Time to move on

June 19, 2006

I'm getting exasperated.  I'm exasperated because I'm tired of doctrinal debate.  I get that doctrine is very important to our conservative brothers and sisters.  The problem is that they aren't really open to "debate" about it.  They are only open to "pontificate" about it.  I don't have a problem with that, really.

As I've written here before many times, I have compassion for them.  They are where they should be on their journey.  That means they are innundated in doctrine.  Hopefully they will at some point make a decision to open their hearts and mind to the Holy Spirit.  At some point they have to make a decision whether they want to move forward on the journey, and that will require a decision as to whether they want to submit in humility to the Holy Spirit and release their desires for doctrine and the church, allowing direction to come from the Spirit, or continue to work from within- the selfish desires and hopes that they are so invested in.  Interesting that I and others like me are the ones that get accused of believing in a "selfish" theology- but it is only by releasing myself of my own personal investment in what I want that I have been able to get where I am on my journey.

But even as I understand all that, I'm still exasperated.  It is time to move on.  Enough with the doctrine.  Enough with the debate.  I realize that the doctrine of the right on GLBT issues is steeped in homophobia, although they would deny it.  Despite that, I'm willing to live under one roof with them. 

I've heard arguments that the church is being taken over by new members who are not cradle Episcopalians.  How is anyone's "cradle-ness" relevant?  I don't think my or your "cradle-ness" allows any more claim on the church than somebody who walked in the door five minutes ago. The church belongs to God, not you or me.

The spirit is moving us. Again- if they don't like it, why don't they make the difficult but humbling decision to move on. Either keep with the tradition they love of being a part of the institution and a part of the family – while not necessarily enjoying all the family reunions – or leave.

I don't love everything that we do either. I don't love the language of all the resolutions as they stand. But to leave for me is to say that I value my own selfish desires for the church more than the community itself. I think they have to make that decision for themselves as well. And my exasperation is that the Network keeps threatening to make the decision to leave, but never actually does – I hear Kendall Harmon said the other day that the Network is going to defer a decision for six more months now. Enough already. Poop or get off the pot. Let's get on with the business of the church already. Either commit to reconciliation by withdrawing the threat of leaving or leave. You can commit to reconciliation without giving up your values – it isn't an either/or.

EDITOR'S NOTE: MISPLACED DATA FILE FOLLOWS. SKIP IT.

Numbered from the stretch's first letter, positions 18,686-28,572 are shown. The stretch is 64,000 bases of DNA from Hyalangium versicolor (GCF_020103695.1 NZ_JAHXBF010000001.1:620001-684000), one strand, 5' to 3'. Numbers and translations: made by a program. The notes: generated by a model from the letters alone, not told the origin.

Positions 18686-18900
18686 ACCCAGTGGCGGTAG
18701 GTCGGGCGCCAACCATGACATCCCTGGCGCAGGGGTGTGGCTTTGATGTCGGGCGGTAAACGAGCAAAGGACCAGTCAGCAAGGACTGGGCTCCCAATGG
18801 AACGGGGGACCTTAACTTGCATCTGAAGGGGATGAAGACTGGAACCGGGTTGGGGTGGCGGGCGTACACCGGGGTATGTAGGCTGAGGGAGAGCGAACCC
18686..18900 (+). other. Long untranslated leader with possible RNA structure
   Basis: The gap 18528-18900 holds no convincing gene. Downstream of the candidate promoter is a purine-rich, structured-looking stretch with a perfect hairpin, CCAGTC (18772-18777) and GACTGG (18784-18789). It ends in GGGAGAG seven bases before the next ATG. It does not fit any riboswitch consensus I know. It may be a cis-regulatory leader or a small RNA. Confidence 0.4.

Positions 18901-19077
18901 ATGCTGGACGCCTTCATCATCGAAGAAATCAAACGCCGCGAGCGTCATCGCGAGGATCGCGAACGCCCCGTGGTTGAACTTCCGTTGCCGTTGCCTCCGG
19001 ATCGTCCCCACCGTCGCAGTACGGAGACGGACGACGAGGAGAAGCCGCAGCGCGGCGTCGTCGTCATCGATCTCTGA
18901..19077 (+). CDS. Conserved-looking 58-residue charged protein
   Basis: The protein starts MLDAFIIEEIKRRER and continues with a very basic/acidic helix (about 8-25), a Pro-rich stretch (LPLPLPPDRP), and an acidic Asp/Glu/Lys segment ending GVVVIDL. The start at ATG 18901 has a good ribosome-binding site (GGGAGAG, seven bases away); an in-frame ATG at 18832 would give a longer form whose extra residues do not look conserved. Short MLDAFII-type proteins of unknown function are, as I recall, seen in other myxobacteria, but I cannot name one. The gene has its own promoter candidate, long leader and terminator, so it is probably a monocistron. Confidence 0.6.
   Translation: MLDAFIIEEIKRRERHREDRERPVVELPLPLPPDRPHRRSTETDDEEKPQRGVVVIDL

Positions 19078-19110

6 Responses to “Time to move on”

  1. obadiahslope Says:

    I wonder if you could sketch more fully what “”you can commit to reconciliation without giving up your values’ might look like in practise. Do ou think TEc is a healthy place for an conservative (thelogically) evangelic to be? Can they flourish there, or just hang on?

  2. Jeff Says:

    Thanks for the question, obadiahslope. Sometime you’ll have to explain your screen name to me.

    I don’t know what it is like to be theologically conservative, so I can’t answer whether or not TEC is a healthy place to be if one is conservative. My inclination is to say yes, because I want it to be, but I know that to say so would minimize the experience of those that are genuinely hurt and feel excluded by the actions of TEC over the past few years.

    However, I think that part of the hurt comes from the inability of the conservative leadership to reconcile. Canon Anderson’s answer on CNN (I’m here to fight) was a perfect indicator of this pattern.

    Let me define what I mean by reconcile. I think that reconcile has a couple of different meanings based on one’s theological orientation so it is an important point. My view of reconciliation is to be reconciled with each other. In doing so I believe we are reconciled with God. I do not believe that reconciliation means that we have to agree on theological positions. I do not believe that it means we have to come to consensus on doctrine. I believe simply that it means we have to come to terms on how to heal a broken family unit that doesn’t see the world in the same way but still wants to have family reunions. Still wants to come to the table together. Still wants to get together at the holidays. A family that, while living much different lives while apart, acknowledges the shared history and tradition of our past when we come together to do what we do– eat the bread and share the wine, the body and blood of Christ. We are one body. We believe in one Saviour. That is what is important.